I’ve seen two references in the last two weeks to “the Republican Party” pre-1854. Here’s one, and I don’t recall the other. For those of us who have spent any time at all in Ripon, Wisconsin, “Home of the Republican Party,” those references sound bizarre. (Hey, Bill and Judy!) So I thought I’d check it out.
The Republican Party, according to the history I knew, was formed by a group of businessmen and farmers who felt that the two political parties of the time, the Democrats and the Whigs, were not addressing the abolition of slavery, too wedded to the status quo, too afraid that they would wind up on the wrong side of the issue, too indebted to their big moneymen.
So I wondered what “Republican Party” those recent articles meant. As far as I knew, the party with that name originated in 1854. In researching this on the Web, however, I find that one of the historians of this question says that the 1854 Republicans chose the name because it “had been applied by Thomas Jefferson to his party.”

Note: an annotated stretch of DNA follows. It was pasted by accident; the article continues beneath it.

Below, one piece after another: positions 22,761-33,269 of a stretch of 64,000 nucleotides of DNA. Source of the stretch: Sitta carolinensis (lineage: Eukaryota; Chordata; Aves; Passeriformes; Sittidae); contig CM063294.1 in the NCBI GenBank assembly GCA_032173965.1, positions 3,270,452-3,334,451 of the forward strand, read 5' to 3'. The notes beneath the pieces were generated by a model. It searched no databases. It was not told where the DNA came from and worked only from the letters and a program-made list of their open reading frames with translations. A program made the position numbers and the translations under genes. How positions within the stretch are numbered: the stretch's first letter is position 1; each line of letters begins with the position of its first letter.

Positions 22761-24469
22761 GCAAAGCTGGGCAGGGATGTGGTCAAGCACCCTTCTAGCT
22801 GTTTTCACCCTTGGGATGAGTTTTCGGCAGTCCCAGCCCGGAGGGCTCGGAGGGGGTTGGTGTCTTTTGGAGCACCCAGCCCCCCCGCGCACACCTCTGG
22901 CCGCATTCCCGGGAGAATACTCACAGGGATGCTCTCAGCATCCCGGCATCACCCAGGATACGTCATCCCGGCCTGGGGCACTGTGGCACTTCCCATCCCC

Thomas Jefferson opposed the Federalists, who wanted a stronger national government and alliance with England. He initially called the party “Republican,” but the name became “Democratic-Republican.” Still later, it dropped the second part of that long hyphenation and became 1854’s and today’s Democratic Party.
The Federalists came apart after the War of 1812 made it hard to argue for alliance with Britain. A few years later, Andrew Jackson was one of those presidents who evoke strong feelings, and those who opposed him began calling themselves Whigs. The Ripon residents who founded their Republican Party included Whigs, Democrats, and Free-Soilers, with perhaps a predominance of Whigs.
The Republicans' candidate, Abraham Lincoln, won the 1860 presidential election.
So it’s quite inaccurate to refer to Thomas Jefferson as a Republican, unless you qualify that term. The New Yorker article seems unaware of this history.
And a party with its origins in vehement single-issue antislavery? How did it get to here?